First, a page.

MPs recently voted on whether smoking should be allowed in vehicles with children present.
They came out in favour of a ban by 376 votes to 107, empowering (though not compelling) ministers to make smoking in vehicles with children present a criminal offence.
A fine of £60 has been proposed; no other penalties have been mooted – yet.
Is this decision was viable, or a necessity, however? Baroness Finlay of Llandaff, a former president of the Royal Society of Medicine, said: “A child in the back seat is effectively imprisoned in the vehicle for their own safety. Whatever adults do they have no control over.”
Backing up Baroness Finlay, the Action on Smoking and Health (ASH) Group has compiled evidence from various research projects and states: “Levels of second-hand smoke in cars can be extremely high because of the restricted area in which the smoke is circulated and can reach levels far higher than those experienced in buildings.”
But, however considerate protecting children from being exposed to fumes may seem, legislating against smoking in cars may be a short-sighted answer.
Problems immediately arise when it comes to the regulation and administration that accompany this offence.
The limited resources of the police alone will amount to a passive approach to enforcing the ban. Time restrictions, short staffing, and other pressing policy issues will not see this offence high on their priority list. Additionally, the authorities may feel uncomfortable essentially policing in the name of parenting.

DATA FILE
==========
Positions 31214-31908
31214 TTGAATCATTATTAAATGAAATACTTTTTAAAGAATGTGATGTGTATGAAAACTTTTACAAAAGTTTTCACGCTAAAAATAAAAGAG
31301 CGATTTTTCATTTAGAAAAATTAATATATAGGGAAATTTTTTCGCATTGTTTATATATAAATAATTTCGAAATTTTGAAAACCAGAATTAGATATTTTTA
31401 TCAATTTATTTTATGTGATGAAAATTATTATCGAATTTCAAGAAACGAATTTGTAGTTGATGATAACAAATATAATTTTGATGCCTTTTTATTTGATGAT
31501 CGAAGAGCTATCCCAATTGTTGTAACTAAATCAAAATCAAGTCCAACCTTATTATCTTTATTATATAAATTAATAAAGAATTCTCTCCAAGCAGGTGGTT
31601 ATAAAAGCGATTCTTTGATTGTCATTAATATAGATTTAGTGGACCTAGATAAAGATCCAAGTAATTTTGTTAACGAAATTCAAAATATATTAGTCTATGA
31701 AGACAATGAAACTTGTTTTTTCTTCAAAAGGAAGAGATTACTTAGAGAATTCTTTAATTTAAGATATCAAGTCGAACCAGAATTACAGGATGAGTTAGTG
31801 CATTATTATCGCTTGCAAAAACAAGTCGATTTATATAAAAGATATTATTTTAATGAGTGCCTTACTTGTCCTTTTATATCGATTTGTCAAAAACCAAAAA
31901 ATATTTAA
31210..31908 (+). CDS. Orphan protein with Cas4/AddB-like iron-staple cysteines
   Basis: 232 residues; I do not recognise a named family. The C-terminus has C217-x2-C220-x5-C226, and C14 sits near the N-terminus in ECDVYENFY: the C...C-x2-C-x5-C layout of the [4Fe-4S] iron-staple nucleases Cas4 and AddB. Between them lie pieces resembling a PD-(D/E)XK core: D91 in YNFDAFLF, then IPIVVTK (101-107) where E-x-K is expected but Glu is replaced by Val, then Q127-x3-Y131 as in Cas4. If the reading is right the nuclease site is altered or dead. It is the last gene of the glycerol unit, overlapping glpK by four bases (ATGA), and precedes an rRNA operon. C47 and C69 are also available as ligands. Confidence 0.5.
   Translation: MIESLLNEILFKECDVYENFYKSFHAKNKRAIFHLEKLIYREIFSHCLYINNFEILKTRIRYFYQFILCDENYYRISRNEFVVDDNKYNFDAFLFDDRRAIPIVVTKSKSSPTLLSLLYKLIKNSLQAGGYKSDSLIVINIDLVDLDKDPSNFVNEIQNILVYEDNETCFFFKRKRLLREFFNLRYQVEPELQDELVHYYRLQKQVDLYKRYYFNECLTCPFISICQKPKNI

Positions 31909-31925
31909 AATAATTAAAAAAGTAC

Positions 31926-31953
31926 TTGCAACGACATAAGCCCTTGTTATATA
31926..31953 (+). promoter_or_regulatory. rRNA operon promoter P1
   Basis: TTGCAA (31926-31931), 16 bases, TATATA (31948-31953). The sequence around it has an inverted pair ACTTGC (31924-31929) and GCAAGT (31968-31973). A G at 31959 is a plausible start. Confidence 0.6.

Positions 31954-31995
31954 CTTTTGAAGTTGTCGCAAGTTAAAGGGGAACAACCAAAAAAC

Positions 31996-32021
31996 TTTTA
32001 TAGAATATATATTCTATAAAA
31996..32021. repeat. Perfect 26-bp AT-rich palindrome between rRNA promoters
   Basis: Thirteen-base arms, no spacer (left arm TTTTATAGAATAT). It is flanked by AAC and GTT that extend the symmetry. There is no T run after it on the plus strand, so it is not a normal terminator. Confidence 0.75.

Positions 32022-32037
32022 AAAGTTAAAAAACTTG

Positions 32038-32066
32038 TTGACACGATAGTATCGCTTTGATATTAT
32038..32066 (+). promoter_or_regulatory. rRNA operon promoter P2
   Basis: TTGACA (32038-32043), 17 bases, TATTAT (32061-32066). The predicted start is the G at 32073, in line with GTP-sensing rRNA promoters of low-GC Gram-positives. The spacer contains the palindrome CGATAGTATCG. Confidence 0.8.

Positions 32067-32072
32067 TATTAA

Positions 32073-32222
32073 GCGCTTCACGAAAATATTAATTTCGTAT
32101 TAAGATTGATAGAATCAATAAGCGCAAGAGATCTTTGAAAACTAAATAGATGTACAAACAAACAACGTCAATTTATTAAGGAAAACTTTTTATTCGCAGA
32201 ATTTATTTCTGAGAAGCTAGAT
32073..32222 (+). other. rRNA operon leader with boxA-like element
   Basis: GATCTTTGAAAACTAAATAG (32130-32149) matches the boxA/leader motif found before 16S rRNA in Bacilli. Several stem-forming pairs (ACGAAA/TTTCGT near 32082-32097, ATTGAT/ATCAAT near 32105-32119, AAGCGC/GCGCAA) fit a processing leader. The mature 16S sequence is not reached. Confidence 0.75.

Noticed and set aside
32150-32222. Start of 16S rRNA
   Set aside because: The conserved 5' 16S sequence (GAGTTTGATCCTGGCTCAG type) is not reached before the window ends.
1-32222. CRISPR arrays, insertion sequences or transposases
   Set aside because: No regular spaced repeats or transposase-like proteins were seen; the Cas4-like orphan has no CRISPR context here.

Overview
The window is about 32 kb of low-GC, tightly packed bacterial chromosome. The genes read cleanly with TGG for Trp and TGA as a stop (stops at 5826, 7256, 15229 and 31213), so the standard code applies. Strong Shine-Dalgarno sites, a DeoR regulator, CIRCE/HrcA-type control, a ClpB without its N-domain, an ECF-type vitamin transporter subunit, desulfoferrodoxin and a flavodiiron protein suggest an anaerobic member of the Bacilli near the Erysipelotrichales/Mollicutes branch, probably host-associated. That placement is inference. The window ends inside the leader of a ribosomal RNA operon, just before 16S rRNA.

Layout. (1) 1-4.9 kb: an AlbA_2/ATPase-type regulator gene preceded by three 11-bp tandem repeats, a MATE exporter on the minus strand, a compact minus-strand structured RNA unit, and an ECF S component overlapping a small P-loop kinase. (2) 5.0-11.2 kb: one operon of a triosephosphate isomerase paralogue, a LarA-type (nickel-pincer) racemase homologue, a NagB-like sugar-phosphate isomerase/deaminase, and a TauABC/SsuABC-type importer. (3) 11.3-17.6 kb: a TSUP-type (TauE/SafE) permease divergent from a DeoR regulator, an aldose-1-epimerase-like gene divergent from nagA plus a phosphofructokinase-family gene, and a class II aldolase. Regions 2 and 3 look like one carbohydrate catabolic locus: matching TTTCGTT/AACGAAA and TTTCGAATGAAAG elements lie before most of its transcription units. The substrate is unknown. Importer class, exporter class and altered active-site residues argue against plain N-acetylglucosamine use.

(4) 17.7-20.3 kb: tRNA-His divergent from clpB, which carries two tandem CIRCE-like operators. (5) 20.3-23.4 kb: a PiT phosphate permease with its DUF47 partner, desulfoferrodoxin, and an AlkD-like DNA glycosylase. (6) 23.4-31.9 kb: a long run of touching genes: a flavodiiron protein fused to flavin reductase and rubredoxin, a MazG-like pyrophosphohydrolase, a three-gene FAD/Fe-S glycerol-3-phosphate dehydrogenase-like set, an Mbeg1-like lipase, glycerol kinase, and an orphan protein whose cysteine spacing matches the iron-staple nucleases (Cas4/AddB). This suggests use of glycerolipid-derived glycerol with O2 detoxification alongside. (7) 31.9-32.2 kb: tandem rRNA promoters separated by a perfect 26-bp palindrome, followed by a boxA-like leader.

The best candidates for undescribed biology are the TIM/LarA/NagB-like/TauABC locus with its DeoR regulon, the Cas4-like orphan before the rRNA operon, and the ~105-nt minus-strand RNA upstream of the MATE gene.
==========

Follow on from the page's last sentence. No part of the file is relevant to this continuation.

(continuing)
If a charge reaches the Crown Prosecution Service, they will have to be provided with evidence by way of a witness disposition. However, if the witness testimony were to be contested, then the matter would escalate to a hearing. This would further clog up the system, creating cost, requiring court personnel and generally wasting time, money and resources for what could be considered a petty offence.
While there is an air of decency about the desire to prevent children from being exposed to smoking fumes, there may be more prudent ways of achieving this.
A good start would be for better education on the subject, an idea supported by the former surgeon and Tory peer Lord Ribeiro, who opposed the bill, stating that it would be better for the public “to be educated about the harm that second-hand smoke can do to young children’s lungs.” Educating parents as to the effects of second hand smoke on children’s lungs while in a vehicle is far less ham-fisted approach, and more financially sensible.
It is also less intrusive.
Simon Clark, director of the smokers’ lobby group Forest, says smoking in cars with children is “inconsiderate”, but there is “a line the state shouldn’t cross when it comes to dictating how people behave in private places.”
Ministers have already legislated to put cigarettes behind shop counters from April 2015. If enacted, the new ban could be introduced at the same time. However, we should be wary, because legislating like this raises the question: where will it stop? Will smoking parents eventually be required to stop smoking in their homes?
David Ashton is a recent LLB graduate.
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